Death Valley National Park (March 2005)

Updated to add photos to Flickr (11/30/05)

Due to the heavy rains California received this year, wild flowers bloom early and in abundance. I read several articles on the Web and finally decided to go to Death Valley instead of Joshua NP to see the wild flowers. According to experts, the blooming at Death Valley is the best in 50 years. Many types of wild flowers in Death Valley only bloom when there is plenty of rain that falls over an extended period, which is the condition of this year.

What you should know about Death Valley National Park?

Since my trip was not trouble free, I thought I'd pass along some lessons.
My main advice is to get a map of the park and map out a plan before you go. This park is huge - they say it's now bigger than Yellowstone.

Unlike other national parks that I've been to such as Yellowstone or Yosemite, Death Valley National Park is not highly developed. Only the Furnace Creek area is reasonably developed. It has a visitor center and several campgrounds. I believe there is one campground that takes reservation. Others are on a first come basis. It's not easy to find your way around unless you have a map of the park. Signs around the park are minimal. For instance, there is not many sign to tell you where to find the visitor center, and how far you are from it. Worse yet, highway 190 entering the park from the East is closed due to damages caused by the bad weather. However, the sign about using highway 178 as a detour was confusing. We saw 2 signs - one for 178 and one for highway 190 to Death Valley. We opted to take 190, only to see another sign some 10 miles later that that highway was closed.

Several campgrounds do have flush toilets though. I was surprised to find out that it was not easy to get a camp site. We were lucky to get a camp site for one night stay. Perhaps many people had the same idea to go to DV to see the rare display of wild flowers. I met a person flying in from Connecticut and a couple driving from Indiana to do just that. That made me appreciate taking time off - if I were still with a company, visiting a national park to see wild flowers would probably down at the bottom of my priority list!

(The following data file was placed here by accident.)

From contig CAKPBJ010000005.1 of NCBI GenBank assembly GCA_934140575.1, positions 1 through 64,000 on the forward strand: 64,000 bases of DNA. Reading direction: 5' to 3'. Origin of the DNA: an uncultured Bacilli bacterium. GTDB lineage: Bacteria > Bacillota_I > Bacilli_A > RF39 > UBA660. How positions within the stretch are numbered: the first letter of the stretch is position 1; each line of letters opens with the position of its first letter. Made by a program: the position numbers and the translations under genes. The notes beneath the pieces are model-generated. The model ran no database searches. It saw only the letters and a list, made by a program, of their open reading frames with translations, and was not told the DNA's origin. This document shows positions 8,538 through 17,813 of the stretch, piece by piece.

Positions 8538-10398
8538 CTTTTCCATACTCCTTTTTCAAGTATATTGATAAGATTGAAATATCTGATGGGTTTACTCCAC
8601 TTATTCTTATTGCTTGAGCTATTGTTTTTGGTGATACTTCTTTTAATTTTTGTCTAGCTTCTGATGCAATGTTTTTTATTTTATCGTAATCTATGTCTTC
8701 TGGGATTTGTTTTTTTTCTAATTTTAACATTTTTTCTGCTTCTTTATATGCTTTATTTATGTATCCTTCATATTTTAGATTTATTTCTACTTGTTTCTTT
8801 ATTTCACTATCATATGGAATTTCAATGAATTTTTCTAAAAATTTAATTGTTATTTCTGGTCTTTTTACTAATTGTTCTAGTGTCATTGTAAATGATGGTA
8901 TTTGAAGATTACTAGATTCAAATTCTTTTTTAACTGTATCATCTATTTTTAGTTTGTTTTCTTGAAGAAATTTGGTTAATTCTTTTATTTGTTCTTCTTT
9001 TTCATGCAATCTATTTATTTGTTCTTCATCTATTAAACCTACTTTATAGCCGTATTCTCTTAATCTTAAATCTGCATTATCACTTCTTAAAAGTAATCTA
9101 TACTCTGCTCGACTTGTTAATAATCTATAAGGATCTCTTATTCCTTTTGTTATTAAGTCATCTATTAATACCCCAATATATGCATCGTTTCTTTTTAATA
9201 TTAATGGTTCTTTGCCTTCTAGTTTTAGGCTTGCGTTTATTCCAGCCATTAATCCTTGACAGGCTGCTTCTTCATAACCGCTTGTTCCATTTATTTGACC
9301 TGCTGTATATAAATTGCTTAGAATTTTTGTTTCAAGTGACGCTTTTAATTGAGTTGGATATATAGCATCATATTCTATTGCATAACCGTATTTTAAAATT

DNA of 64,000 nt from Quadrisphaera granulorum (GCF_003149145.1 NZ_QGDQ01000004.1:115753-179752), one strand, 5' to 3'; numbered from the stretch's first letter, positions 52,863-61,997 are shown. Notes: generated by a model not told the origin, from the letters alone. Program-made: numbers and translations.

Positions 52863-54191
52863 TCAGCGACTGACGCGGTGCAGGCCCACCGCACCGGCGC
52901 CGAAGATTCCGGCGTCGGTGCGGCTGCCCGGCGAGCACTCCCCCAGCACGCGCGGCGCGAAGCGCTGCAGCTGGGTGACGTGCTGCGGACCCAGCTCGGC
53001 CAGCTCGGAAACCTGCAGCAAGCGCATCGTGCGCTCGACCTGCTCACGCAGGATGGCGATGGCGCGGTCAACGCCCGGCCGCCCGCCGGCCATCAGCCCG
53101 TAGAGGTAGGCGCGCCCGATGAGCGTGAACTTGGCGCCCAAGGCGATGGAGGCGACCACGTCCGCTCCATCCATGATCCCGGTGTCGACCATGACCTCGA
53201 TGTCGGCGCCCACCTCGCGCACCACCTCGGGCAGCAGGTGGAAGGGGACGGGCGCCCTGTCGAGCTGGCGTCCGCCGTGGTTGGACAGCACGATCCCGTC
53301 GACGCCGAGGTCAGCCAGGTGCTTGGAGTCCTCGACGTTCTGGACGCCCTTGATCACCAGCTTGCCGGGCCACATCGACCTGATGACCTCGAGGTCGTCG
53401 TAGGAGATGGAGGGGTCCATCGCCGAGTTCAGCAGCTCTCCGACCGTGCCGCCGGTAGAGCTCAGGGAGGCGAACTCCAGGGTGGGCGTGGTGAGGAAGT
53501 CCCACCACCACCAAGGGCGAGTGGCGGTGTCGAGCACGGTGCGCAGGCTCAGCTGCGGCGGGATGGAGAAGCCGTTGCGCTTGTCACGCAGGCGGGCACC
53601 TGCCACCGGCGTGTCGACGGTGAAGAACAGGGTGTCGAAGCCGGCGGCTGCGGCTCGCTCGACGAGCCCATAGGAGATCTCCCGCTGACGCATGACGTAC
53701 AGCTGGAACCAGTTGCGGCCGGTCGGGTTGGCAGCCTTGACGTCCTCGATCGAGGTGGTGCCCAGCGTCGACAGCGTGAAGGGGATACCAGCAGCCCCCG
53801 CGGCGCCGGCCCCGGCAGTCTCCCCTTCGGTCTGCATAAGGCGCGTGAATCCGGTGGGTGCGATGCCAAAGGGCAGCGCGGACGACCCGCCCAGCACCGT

The weather is unpredictable and the environment is unforgiving as the name suggests. In our first night there, the wind was gusting to the point it woke us up several times during the night. Tents around us were deformed due to the wind - the couple next to us abandoned their tent in favor of sleeping in the truck. It was warm that night - at 6 AM, the temperature gauge registered 74 degrees. By noon time the next day, it rained off an on till the evening. The next night, it was cold but calm. I felt cold sleeping in the sleeping bag. So bring clothings for all weather conditions.

A good plan may be to call ahead for reservation, then arrive at the park at one end in the morning to do the sight seeing and picture taking, ending up at the visitor center and the campground later in the day. Then you can see another part of the park the next day or two. You can plan to see one path (South or North) and leave the park on the same day. Since the park is so big, it does not make sense to go back and forth too many times. Some areas require 4 wheel drive. The road to Natural Bridge is dirt and rough. Parking is very limited. We wound up giving parking and hiking there. Golden Canyon is great with interesting rock formations and hiking paths.